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English Literature

Stealing

For some background about Carol Ann Duffy, look at the context section of We Remember Your Childhood Well.

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Stealing

The most unusual thing I ever stole? A snowman.Midnight. He looked magnificent; a tall, white mutebeneath the winter moon. I wanted him, a matewith a mind as cold as the slice of icewithin my own brain. I started with the head.

Better off dead than giving in, not takingwhat you want. He weighed a ton; his torso,frozen stiff, hugged to my chest, a fierce chillpiercing my gut. Part of the thrill was knowingthat children would cry in the morning. Life's tough.

Sometimes I steal things I don't need. I joy-ride carsto nowhere, break into houses just to have a look.I'm a mucky ghost, leave a mess, maybe pinch a camera.I watch my gloved hand twisting the doorknob.A stranger's bedroom. Mirrors. I sigh like this - Aah.It took some time. Reassembled in the yard,he didn't look the same. I took a runand booted him. Again. Again. My breath ripped outin rags. It seems daft now. Then I was standingalone among lumps of snow, sick of the world.

Boredom. Mostly I'm so bored I could eat myself.One time, I stole a guitar and thought I mightlearn to play. I nicked a bust of Shakespeare once,flogged it, but the snowman was the strangest.You don't understand a word I'm saying, do you?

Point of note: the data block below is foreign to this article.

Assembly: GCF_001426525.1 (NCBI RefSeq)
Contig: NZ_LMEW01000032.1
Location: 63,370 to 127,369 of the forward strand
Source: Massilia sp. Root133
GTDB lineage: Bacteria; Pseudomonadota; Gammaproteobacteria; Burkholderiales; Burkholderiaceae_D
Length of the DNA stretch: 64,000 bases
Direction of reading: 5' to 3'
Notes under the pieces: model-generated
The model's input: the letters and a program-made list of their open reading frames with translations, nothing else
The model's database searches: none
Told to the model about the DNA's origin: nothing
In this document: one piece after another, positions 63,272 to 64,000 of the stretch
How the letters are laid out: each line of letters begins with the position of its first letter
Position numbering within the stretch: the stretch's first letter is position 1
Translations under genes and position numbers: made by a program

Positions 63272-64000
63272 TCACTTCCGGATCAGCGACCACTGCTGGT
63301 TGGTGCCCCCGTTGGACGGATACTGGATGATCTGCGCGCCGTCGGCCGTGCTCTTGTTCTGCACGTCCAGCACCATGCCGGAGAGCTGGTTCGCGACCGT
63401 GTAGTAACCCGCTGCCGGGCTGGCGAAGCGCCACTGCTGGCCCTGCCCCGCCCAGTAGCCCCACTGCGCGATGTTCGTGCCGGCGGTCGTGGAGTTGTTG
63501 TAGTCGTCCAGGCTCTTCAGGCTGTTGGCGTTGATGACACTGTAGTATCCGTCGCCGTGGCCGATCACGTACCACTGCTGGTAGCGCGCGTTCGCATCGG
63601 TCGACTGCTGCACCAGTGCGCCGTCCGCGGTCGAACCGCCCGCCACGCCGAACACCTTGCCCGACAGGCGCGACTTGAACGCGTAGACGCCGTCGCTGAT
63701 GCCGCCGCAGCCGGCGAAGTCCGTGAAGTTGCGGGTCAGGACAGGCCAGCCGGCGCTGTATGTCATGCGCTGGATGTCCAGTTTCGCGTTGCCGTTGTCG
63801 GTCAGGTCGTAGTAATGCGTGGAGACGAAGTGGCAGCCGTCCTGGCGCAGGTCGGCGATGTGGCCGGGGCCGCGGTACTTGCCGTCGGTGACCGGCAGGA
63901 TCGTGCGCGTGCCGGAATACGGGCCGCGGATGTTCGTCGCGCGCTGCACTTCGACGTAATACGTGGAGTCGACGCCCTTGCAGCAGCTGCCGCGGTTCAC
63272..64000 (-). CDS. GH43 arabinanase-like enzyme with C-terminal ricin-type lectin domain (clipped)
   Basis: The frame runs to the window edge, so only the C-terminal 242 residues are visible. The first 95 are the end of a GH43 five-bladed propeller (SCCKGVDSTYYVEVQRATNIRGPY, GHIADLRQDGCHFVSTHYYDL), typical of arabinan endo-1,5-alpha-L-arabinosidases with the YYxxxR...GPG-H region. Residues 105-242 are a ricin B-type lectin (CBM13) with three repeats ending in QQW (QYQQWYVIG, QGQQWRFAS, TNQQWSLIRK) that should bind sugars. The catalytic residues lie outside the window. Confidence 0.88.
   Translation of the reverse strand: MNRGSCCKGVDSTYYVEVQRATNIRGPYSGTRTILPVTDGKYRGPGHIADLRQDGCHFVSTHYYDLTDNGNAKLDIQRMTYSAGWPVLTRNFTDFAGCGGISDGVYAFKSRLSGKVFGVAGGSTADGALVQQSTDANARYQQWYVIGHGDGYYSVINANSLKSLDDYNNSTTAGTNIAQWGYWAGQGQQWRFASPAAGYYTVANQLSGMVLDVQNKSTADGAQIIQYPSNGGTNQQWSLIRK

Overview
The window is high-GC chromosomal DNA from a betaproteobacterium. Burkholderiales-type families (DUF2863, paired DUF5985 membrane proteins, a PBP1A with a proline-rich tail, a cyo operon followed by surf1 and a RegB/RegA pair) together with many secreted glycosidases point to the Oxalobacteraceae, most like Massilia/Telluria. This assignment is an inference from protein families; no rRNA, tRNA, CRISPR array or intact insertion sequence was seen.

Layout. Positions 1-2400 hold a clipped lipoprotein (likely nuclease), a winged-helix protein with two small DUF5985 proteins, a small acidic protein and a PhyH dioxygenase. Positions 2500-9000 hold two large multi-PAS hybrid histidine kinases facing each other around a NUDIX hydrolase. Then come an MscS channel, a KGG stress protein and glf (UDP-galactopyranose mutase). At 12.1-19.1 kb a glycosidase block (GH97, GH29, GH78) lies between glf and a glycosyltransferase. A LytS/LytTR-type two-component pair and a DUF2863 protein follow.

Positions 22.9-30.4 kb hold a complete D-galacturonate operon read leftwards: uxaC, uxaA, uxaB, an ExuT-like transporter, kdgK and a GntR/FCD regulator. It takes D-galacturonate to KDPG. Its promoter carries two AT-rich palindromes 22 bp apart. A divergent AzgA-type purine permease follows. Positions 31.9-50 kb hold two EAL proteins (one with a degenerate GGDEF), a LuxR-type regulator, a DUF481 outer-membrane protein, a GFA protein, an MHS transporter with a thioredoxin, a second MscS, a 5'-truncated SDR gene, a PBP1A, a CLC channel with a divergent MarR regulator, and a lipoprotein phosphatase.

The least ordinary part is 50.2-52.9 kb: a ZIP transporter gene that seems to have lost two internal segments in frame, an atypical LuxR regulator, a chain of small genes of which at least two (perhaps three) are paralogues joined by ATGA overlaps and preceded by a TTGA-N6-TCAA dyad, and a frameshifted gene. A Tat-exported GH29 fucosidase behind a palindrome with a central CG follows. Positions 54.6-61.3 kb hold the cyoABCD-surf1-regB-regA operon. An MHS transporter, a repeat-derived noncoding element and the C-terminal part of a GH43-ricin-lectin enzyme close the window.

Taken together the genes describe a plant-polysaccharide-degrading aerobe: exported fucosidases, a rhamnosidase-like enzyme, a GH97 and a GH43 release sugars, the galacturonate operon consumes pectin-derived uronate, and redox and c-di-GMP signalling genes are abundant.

A snowman at night

Picture courtesy of Karthik Narayanaswami

The speaker in the poem states that the most unusual thing they ever stole was a snowman. They describe how they did so and how enjoyable it was to know that "children would cry" as a result of the theft.

They also tell us about other things they've stolen, often pointlessly: "Sometimes I steal things I don't need."

The speaker then tells us how they destroyed the snowman, by kicking it to bits, because they were "sick of the world" and "bored". Finally the writer admits this account of what they have done sounds strange and that people "don't understand".

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